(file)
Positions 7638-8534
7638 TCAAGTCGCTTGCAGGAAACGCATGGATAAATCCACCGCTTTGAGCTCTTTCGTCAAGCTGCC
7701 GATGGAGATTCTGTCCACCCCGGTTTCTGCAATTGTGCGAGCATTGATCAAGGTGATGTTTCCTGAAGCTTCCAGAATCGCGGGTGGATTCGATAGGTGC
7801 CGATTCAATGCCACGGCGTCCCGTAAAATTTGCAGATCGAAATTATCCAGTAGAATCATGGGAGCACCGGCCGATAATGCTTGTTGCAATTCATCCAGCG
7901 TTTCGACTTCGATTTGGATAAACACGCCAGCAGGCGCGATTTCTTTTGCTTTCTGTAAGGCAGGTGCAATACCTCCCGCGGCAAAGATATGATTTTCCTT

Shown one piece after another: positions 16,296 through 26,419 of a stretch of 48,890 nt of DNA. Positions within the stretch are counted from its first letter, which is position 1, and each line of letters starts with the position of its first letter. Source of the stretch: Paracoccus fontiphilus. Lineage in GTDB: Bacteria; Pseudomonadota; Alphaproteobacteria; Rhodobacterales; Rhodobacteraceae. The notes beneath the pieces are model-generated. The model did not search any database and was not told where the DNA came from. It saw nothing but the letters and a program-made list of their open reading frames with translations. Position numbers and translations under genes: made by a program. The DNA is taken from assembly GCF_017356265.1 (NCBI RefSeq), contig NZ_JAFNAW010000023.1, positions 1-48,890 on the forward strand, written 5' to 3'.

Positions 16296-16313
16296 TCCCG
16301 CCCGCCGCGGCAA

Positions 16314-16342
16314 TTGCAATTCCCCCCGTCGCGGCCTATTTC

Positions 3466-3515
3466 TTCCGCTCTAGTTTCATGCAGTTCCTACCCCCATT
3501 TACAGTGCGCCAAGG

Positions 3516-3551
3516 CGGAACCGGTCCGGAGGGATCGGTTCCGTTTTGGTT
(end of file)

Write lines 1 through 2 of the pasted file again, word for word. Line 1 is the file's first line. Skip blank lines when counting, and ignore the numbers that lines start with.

Positions 7638-8534
7638 TCAAGTCGCTTGCAGGAAACGCATGGATAAATCCACCGCTTTGAGCTCTTTCGTCAAGCTGCC